The Urgency of the 2020 Senate — Amy Davidson Sorkin in The New Yorker.
This summer, a Dallas Morning News poll asked Texas Democrats to pick their favorite from a list of declared candidates for the 2020 U.S. Senate race. The winner was: “Someone else.” This shadowy figure, who garnered nineteen per cent of the vote—almost twice that of the next nearest contender—was easily recognizable: he has the tall, lanky profile of former congressman Beto O’Rourke, of El Paso. About half of those polled said that O’Rourke should drop his Presidential bid and take on the Republican senator John Cornyn, whose approval rating is in the thirties. (Even Ted Cruz, whom O’Rourke almost defeated last year, does better than that.) “Beto, if you’re listening: Come home,” the Houston Chronicle said in an editorial after the poll was released. “Texas needs you.” He heard, but said that he would not run for the Senate “in any scenario.”
For many Democrats, that was a disappointing reply. Even if Donald Trump is defeated, the Democrats will need to pick up three Senate seats in order to gain control of the chamber and have a reasonable chance of turning their ambitious plans into legislative reality. If Trump wins, the crucial net gain will be four. (The Vice-President gets to break any tie; there would be an added complication should either Elizabeth Warren or Bernie Sanders beat Trump—the Republican governor of the winner’s state would name an interim senator until a special election could be held.)
The urgency cannot be overstated. Supreme Court Justices Ruth Bader Ginsburg and Stephen Breyer are both in their eighties; whether Trump has an unimpeded choice to replace one or both of them, potentially remaking the Court in his Constitution-defying image, could come down to a couple of seats. It’s not going to be so easy to get them. Republicans have to defend twenty-three of the thirty-five Senate seats on the ballot next year, but most of them are in deep-red states.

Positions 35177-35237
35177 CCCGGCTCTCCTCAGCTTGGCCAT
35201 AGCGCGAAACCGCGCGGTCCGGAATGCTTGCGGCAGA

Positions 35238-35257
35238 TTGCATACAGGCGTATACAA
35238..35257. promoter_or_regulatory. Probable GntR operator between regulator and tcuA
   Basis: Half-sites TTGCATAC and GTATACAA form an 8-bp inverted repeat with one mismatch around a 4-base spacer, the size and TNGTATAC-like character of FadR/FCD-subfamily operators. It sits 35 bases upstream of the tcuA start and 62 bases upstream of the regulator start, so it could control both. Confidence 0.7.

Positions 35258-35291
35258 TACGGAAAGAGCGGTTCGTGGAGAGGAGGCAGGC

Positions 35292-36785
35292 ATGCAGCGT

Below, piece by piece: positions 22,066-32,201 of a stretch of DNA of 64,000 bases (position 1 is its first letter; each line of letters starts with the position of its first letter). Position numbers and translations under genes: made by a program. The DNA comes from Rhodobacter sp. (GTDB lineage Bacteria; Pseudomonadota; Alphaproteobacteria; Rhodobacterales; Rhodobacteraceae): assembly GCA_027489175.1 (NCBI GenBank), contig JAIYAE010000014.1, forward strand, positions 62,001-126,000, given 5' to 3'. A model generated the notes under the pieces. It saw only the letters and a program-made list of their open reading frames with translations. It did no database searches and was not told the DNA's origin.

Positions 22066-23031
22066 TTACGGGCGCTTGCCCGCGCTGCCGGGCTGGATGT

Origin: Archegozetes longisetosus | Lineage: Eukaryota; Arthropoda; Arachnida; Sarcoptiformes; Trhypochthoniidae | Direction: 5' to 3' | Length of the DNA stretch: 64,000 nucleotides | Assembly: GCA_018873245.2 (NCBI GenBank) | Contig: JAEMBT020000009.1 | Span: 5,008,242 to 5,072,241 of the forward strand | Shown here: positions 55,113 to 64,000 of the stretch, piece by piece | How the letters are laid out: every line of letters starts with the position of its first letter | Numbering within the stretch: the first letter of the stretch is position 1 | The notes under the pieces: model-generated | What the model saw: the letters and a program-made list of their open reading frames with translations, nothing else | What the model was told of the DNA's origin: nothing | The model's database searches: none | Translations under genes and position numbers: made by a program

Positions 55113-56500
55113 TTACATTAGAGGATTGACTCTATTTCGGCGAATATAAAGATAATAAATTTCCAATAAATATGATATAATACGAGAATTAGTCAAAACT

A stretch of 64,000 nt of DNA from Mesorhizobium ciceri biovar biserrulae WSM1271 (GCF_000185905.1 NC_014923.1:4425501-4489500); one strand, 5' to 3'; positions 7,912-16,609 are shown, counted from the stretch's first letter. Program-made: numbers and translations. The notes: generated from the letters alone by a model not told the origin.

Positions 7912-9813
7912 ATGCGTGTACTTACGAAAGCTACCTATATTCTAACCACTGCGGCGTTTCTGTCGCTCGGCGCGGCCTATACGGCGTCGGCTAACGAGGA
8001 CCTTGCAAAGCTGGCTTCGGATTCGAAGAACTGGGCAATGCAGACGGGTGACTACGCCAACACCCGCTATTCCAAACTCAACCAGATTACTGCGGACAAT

There are openings for the Democrats. One has already been taken: two weeks ago, in Colorado, the former governor John Hickenlooper abandoned his Presidential campaign, and he will now run against Senator Cory Gardner, instantly turning what had been a likely Republican win into a possible Democratic one. In Georgia, an increasingly purple state, there are now two Republican seats up for grabs. David Perdue, who is a cousin of Sonny Perdue, Trump’s Secretary of Agriculture, is running for reëlection, and Johnny Isakson announced last week that he would step down at the end of this year for health reasons. There is a Democrat who could be a formidable contender for either seat: Stacey Abrams, the former minority leader of the Georgia House of Representatives, who narrowly lost a highly contested governor’s race last year. Abrams has said that she is not interested, even though, as in Texas, no other candidate commands the field. She intends to stay focussed on her voting-rights work, but she did say that she would “be honored” to be considered as the Democrats’ Vice-Presidential candidate.
In Arizona, Mark Kelly, a former Navy combat pilot and astronaut, is running against Senator Martha McSally, who lost last year to the Democrat Kyrsten Sinema but was appointed by the Republican governor to fill John McCain’s seat after his death. Kelly is the husband of the former congresswoman Gabrielle Giffords, who was seriously wounded eight years ago in a mass shooting at an event with her constituents in Tucson, which left six people dead. Since then, Giffords and Kelly have become tireless advocates for gun control. He is a well-known figure with a strong message in a state that seems ready to hear it.